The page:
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One of the most cherry-picked (especially by the right-wing) segments of the Indian constitution is Part IV. This sets out what is called the ‘Directive Principles of State Policy’.
Although not enforceable by any court, the various clauses of this part encapsulate the egalitarian vision of its drafters, enunciated with the purpose to obtain full “economic, social, and political justice” for every citizen of the republic-to-be.
From the standpoint of economic justice envisioned in the Directive Principles, the heart of the constitution lies in provisions inscribed in Articles 38 and 39.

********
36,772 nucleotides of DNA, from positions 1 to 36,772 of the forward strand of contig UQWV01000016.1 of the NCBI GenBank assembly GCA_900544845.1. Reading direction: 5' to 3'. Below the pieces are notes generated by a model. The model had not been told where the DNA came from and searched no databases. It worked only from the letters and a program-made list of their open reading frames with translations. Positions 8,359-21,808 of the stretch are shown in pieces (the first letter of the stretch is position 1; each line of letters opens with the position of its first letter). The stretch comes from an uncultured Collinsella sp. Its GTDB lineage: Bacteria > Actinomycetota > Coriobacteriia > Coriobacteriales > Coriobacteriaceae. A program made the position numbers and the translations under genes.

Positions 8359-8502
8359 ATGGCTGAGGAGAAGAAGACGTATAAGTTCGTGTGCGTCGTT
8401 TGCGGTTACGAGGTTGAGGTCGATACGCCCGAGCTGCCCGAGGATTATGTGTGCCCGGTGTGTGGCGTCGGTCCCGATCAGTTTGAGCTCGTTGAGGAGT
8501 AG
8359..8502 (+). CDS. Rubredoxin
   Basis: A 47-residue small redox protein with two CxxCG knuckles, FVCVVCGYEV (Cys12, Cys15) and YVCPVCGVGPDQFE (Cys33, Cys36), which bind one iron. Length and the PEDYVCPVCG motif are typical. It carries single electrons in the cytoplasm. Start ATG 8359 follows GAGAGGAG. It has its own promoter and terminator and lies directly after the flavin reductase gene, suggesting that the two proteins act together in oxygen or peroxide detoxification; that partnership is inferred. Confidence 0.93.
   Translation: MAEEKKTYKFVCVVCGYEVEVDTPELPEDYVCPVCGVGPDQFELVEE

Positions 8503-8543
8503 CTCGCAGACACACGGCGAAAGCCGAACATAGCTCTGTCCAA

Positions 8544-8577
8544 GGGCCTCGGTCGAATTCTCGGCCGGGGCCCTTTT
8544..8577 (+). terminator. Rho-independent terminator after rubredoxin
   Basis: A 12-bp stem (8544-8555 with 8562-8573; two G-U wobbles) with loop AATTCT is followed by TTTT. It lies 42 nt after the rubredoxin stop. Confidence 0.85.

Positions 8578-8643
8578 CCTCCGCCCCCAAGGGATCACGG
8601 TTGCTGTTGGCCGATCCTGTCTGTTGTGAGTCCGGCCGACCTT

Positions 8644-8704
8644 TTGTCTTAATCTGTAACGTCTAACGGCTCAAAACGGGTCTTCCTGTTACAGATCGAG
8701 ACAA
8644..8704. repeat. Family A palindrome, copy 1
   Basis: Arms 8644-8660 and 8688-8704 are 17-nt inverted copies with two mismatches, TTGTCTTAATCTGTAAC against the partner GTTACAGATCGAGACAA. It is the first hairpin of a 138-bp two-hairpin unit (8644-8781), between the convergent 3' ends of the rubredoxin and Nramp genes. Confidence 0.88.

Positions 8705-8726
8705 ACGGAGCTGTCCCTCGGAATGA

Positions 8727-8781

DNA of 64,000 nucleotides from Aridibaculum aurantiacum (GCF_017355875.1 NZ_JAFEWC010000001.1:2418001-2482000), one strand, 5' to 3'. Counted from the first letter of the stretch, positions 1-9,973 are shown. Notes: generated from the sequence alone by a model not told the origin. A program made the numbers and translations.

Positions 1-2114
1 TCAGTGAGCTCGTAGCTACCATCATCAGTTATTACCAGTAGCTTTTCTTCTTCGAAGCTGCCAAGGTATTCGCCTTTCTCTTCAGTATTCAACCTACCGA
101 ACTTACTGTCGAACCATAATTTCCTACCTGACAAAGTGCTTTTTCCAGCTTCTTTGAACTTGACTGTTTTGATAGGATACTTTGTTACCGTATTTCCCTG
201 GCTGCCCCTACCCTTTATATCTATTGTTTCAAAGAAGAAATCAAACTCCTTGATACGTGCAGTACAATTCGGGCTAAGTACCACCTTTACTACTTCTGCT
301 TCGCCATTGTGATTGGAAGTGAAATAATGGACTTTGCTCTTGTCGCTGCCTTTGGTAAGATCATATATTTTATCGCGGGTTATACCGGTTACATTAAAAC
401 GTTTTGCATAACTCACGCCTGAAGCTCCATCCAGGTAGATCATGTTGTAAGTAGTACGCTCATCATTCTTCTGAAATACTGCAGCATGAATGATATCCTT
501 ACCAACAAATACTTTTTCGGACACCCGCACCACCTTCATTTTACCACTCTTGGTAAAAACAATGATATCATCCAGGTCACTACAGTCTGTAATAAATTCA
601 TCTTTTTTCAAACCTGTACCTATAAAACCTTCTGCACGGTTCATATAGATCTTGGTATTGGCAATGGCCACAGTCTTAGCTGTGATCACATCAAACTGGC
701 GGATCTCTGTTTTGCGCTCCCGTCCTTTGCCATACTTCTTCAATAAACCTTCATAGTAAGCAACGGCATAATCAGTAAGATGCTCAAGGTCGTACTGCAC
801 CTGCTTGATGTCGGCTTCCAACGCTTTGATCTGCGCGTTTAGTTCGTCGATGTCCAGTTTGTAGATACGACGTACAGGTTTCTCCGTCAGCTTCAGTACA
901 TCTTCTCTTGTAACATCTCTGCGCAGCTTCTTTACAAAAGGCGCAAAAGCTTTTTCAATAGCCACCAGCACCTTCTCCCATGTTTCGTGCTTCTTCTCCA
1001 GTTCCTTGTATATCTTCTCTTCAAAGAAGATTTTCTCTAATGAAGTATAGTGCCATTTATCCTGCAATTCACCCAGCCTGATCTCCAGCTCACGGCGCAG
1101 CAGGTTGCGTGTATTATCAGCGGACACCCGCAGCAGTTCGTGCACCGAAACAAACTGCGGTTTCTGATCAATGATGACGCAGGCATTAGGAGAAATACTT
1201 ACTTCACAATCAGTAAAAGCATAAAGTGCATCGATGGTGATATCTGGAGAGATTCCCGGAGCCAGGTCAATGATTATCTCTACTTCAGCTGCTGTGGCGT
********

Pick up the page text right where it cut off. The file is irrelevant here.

As can be seen from the text, the ideals of equity enshrined in these Articles are indeed breathtaking.
They speak of all material resources belonging fundamentally to the people; of the injunction to the state that its objective “shall” be to ensure that concentration of wealth in a few hands does not happen; that inequalities of income shall be reduced to the minimum; that measures shall be taken to make a dignified livelihood available to all men and women; that there shall be equal pay for equal work; that citizens shall have the right to food, to work, and to health, and indeed, a great deal more.
Read that and look around you at the economic philosophy of the right-wing now ruling the stipulated republic – characterised by the rampant transfer of public resources to private hands, yawning disparity in incomes and purchasing power, centralisation of wealth to an obscene degree, denial of the fundamental rights of livelihood as set out in these Articles as mere calls to “freebies”, etc.